Carry On Constable goes from joke such as Kenneth Connor mistaking a radio show for a crime to Charles Hawtrey amusing himself with a scooter, passing by Leslie Phillips being spontaneously kissed by one of his many loving conquests while on duty, and by Kenneth Williams being convinced that a man is a criminal when he is, in fact, a detective. However, my favourite scenes may be the following ones:
Special Constable Gorse (Hawtrey) makes his most expressive entrance with flowers under one arm and a birdcage under the other. Well, one expects Hawtrey to make a remarkable entrance in a Carry On film!
Sgt. Wilkins then introduces him to the new employees. I love that part:
Sgt. Wilkins: I want you to meet special Constable Gorse, Benson.
Gorse: How do you do?
Sgt. Wilkins [looking at Constable Constable]:…him!
Gorse: How do you do?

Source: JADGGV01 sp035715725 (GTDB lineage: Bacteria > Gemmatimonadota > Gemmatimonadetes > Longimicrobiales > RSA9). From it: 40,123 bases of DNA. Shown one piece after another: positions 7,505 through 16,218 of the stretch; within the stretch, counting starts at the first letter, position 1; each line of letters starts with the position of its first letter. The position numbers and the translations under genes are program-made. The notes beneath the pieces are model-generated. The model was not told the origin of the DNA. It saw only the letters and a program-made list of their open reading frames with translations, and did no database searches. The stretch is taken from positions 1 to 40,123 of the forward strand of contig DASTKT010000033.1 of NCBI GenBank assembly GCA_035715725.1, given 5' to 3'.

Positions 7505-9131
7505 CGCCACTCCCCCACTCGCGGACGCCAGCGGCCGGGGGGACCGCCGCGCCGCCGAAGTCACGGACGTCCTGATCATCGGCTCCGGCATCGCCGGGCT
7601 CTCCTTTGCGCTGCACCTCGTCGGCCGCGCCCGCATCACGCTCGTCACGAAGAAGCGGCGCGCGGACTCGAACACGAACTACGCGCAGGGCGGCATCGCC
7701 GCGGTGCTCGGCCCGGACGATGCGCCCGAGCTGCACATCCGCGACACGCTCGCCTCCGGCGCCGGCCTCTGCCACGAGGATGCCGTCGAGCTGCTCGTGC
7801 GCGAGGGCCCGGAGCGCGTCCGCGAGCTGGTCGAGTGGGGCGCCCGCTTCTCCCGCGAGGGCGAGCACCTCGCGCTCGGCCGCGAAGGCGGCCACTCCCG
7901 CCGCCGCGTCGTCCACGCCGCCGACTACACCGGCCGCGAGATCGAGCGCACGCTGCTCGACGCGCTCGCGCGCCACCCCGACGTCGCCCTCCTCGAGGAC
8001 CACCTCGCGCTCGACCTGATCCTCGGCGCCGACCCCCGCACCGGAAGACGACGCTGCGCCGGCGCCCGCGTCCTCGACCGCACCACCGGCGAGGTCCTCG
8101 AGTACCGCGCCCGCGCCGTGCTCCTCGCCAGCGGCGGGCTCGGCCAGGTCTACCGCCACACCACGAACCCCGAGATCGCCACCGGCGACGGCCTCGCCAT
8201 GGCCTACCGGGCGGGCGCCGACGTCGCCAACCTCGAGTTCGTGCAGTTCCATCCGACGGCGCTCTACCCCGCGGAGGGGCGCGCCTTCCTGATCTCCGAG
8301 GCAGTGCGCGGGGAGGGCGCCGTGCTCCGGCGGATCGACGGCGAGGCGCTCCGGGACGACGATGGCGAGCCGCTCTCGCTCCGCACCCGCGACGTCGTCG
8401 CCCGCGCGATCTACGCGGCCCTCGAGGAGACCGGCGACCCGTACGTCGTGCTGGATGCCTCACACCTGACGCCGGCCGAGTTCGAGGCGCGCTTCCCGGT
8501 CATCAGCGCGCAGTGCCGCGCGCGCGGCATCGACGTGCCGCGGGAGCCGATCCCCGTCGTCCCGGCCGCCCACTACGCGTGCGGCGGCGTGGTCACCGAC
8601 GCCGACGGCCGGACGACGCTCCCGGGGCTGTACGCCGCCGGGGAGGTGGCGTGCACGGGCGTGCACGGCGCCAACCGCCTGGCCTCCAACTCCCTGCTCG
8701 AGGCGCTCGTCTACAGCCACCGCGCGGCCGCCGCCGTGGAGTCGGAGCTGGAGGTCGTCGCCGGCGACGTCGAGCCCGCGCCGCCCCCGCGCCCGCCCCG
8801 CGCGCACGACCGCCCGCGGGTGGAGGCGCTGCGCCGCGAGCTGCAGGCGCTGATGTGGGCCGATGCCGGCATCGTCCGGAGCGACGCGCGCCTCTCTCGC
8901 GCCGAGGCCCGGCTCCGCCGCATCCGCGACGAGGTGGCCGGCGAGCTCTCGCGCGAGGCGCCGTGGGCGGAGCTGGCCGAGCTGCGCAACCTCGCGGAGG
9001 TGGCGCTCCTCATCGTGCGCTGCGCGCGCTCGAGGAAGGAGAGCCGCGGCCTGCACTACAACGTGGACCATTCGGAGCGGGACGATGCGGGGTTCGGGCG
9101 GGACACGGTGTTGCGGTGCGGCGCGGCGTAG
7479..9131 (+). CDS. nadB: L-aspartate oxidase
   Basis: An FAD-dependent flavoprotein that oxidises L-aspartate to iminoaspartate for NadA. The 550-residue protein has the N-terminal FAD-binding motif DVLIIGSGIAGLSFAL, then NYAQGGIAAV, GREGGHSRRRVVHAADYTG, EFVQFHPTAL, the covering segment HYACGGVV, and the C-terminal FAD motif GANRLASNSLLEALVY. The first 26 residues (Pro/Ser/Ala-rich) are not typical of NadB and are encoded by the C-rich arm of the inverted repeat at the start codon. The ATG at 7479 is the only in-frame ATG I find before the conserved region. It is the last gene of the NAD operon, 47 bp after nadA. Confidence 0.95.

Gorse: How do you do? And how do you do? And now you must all meet Bobby my birdie. Say “hello”, Bobby.
All together (except Wilkins): Hello, Bobby.
The faces Kenneth Connor makes when Sid James calls him “Him” instead of “Constable Constable” is just priceless.
Otherwise, I love the part where Kenneth Williams and Charles Hawtrey are in this department store to spot thieves. To pass incognito, they disguise themself as Ethel and Agatha!
Benson: Are you rrready Agatha?!
Gorse: If you are, Ethel!
Benson: Let’s go!
A few moments later as they are walking in the store:
Benson: Do you have to keep your glasses on?
Benson: You don’t look pretty enough!
Gorse: Well, really! You’re no Brigitte Bardot either!
For the reasons we’ve enumerated and more, Carry On Constable remains an important one in the series. If you’re in for something not too serious (far from it), a ton of memorable gags, and the best of British comedians, then Gerald Thomas (director), Peter Rogers (producer), and Norman Hudis (writer) have created something perfect for you!
Want to follow that series closely? Make sure to take a look at my other reviews!
(1): “Sid James.” Wikipedia, 25 September, 2019, https://en.wikipedia.org/wiki/Sid_James. Accessed Oct. 4, 2019.
(2): “Carry On Constable.” Wikipedia, 27 September, 2019, https://en.wikipedia.org/wiki/Carry_On_Constable. Accessed Oct. 4, 2019.
(3): Morrison, David. “Carry On Constable (1960).” BFI Screen Online, nd. http://www.screenonline.org.uk/film/id/466169/index.html. Accessed Oct. 4, 2019.